The fiber advance tube 65 is longitudinally aligned with cannula insertion tube 67, which is of a slightly larger diameter than fiber advance tube 65, thereby allowing fiber advance tube 65 to telescope within tube 67. A keyed connector 68 is affixed to the forward end of frame 15 to permit rigid attachment of the fiber insertion tool to a catheter housing 19. A seal 69 is provided at the junction of tube 65 and 67 to prevent seepage of fluids which might be introduced through the catheter housing 19.

In operation, the fiber 6 may be inserted through orifices 47, 45, 61, 51, through tube 64, 65, and completely through the length of tube 67 and into a suitable catheter housing. Normally, such fiber insertion can be performed by hand since the resistance encountered is usually minimal. However, in some instances, the fiber is required to follow a tortuous path in order to reach the site where laser energy will be applied by the optical assembly 8. In such cases, an additional compressive force must be applied longitudinally along the fiber 6 without damaging the fiber or causing it to buckle. As seen in FIG. 10, if resistance is encountered, tabs 59 and 60 may be depressed, causing inner surface 70 of tab 60 to engage tube 64, thereby pressing tube 64 against inner wall 71 of tab 59. Ideally, the tube 64 is constructed of a material such that the wall cannot be compressed to an extent that would cause damage to the optical fiber 6 housed within even with a large force applied by tabs 59 and 60.

During the initial attempt to advance fiber 6 along a tortuous path, the slide assembly 16 is in the rearward position shown in FIG. 5. When additional longitudinal compressive force is needed, tabs 59 and 60 are depressed and the entire assembly 16 slides forwardly along rails 52 and 53 causing fiber advance tube 65 to move forward and telescope within cannula insertion tube 67. In this way, fiber 6 is advanced a distance equal to the length of travel of the slide 16 along rails 52 and 53. When maximum forward travel of the slide 16 has been reached, tabs 59 and 60 may be released and the assembly 16 may be translated rearwardly in order that the process may be repeated as often as necessary.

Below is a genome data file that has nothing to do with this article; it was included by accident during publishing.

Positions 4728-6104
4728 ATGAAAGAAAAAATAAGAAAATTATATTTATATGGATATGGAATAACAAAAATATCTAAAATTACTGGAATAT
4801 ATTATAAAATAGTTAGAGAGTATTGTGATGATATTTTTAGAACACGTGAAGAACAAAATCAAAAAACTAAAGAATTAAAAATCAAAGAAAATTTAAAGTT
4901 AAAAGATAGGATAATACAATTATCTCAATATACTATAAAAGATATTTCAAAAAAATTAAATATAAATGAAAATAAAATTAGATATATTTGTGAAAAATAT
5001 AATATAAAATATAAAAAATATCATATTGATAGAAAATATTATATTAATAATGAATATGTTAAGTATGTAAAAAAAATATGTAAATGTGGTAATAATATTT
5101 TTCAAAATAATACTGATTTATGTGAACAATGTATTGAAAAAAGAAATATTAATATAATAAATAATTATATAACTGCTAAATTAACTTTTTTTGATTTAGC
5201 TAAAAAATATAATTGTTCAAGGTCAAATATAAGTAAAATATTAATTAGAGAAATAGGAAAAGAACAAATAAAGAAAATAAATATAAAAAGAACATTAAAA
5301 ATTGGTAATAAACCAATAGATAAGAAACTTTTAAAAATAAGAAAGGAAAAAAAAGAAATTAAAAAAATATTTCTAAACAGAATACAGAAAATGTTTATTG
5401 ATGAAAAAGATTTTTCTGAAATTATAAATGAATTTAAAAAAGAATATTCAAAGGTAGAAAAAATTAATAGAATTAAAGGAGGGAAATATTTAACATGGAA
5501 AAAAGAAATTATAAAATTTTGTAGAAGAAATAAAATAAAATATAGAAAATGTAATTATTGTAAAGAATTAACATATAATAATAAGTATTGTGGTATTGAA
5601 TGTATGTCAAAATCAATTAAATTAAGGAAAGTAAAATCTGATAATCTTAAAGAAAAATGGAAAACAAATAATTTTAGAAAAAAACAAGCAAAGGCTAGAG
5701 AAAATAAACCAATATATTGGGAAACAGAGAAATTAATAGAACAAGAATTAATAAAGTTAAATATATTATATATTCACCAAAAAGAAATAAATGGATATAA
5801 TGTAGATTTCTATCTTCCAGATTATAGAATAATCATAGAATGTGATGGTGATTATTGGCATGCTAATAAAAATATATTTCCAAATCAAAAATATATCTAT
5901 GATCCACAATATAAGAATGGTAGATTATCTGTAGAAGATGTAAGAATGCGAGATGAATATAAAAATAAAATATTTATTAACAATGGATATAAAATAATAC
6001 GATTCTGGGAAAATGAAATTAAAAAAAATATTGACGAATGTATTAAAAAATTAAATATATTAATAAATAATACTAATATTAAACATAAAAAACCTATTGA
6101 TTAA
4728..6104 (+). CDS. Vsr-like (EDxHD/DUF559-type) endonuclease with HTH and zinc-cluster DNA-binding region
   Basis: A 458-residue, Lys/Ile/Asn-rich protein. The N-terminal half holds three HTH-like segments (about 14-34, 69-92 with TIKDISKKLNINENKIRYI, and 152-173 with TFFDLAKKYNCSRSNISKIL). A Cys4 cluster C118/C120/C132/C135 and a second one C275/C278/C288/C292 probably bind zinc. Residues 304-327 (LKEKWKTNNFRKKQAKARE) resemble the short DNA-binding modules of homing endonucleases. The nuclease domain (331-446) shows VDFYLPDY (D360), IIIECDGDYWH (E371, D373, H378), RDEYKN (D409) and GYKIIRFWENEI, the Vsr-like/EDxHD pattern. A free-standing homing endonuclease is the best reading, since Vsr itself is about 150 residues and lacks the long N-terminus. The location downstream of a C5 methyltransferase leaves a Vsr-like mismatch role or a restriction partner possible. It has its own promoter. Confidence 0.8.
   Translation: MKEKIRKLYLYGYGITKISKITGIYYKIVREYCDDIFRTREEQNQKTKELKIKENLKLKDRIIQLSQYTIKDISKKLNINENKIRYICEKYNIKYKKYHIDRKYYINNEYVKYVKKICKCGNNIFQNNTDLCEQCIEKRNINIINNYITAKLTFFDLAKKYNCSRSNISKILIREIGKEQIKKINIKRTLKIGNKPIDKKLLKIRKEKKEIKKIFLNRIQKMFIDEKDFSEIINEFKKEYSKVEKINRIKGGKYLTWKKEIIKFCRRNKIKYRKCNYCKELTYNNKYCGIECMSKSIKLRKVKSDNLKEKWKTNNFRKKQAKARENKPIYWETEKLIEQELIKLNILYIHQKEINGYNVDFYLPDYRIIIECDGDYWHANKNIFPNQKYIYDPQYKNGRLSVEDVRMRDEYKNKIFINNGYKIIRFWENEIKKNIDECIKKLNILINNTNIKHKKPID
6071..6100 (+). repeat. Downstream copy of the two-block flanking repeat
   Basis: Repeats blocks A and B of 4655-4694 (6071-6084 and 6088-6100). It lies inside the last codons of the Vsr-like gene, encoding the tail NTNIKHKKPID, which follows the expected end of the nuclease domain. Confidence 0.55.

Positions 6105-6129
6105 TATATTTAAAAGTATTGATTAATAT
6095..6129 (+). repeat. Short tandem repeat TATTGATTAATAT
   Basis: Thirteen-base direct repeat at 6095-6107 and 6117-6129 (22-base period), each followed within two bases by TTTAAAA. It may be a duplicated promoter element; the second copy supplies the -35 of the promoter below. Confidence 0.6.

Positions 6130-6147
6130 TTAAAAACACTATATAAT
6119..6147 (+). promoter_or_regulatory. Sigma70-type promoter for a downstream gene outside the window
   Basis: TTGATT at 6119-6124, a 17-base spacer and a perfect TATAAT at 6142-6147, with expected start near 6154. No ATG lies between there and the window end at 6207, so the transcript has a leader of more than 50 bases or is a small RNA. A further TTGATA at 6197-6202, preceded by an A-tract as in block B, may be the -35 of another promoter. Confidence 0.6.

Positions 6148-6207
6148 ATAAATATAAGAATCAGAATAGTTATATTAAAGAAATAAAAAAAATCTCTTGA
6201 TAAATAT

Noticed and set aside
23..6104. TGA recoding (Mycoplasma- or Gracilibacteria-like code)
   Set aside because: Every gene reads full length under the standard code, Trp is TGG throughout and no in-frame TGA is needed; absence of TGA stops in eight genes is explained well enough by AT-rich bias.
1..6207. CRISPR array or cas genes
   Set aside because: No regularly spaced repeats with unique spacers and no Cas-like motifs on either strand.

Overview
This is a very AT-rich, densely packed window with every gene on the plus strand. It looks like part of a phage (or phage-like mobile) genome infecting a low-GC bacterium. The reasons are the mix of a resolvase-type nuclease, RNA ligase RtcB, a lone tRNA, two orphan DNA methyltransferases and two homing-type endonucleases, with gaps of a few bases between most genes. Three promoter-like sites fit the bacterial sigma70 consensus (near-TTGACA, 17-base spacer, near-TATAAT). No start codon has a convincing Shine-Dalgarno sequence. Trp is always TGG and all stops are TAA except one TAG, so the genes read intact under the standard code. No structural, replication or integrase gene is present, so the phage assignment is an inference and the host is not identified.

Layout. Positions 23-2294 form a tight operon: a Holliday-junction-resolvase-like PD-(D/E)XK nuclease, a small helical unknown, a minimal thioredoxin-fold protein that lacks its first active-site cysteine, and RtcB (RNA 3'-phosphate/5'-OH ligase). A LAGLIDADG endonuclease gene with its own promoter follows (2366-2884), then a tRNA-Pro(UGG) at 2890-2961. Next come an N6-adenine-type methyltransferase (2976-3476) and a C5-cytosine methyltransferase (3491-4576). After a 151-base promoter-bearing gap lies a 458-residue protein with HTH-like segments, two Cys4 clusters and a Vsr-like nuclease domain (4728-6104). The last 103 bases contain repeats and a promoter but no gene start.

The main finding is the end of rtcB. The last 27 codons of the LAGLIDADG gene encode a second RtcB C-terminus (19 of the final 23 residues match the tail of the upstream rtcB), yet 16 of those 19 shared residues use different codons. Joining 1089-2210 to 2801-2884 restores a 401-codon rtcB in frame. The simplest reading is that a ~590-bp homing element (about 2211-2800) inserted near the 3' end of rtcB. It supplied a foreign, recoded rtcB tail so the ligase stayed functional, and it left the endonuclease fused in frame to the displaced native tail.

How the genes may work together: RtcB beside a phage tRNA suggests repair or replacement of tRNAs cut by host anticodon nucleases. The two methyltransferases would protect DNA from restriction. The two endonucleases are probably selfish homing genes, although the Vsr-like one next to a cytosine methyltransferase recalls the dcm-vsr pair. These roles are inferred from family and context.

Other embodiments of the invention will be obvious to those skilled in the art. Thus, change in shape of either the frame, the tabs, or the slide assembly are changes of form, not substance, and do not affect the advance of the fiber according to the method of the invention. Such changes are within the scope of the claims which follow.

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Referenced by
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Classifications
U.S. Classification385/135, 385/134
International ClassificationA61B17/06, A61B19/02, A61B18/24, A61B17/00, G02B6/44
Cooperative ClassificationA61B17/06123, G02B6/444, A61B2017/00469, A61B18/245, A61B19/026
European ClassificationA61B18/24B, A61B19/02P, G02B6/44C8A
Legal Events
DateCodeEventDescription
Nov 18, 1997FPExpired due to failure to pay maintenance fee
Effective date: 19970910
Sep 7, 1997LAPSLapse for failure to pay maintenance fees
Apr 15, 1997REMIMaintenance fee reminder mailed
Apr 12, 1994CCCertificate of correction
May 15, 1992ASAssignment
Owner name: GV MEDICAL, INC., MINNESOTA
Free format text: ASSIGNMENT OF ASSIGNORS INTEREST.;ASSIGNORS:SHARROW, JAMES S.;FANGEL, JAYNE G.;REEL/FRAME:006113/0943;SIGNING DATES FROM 19920317 TO 19920427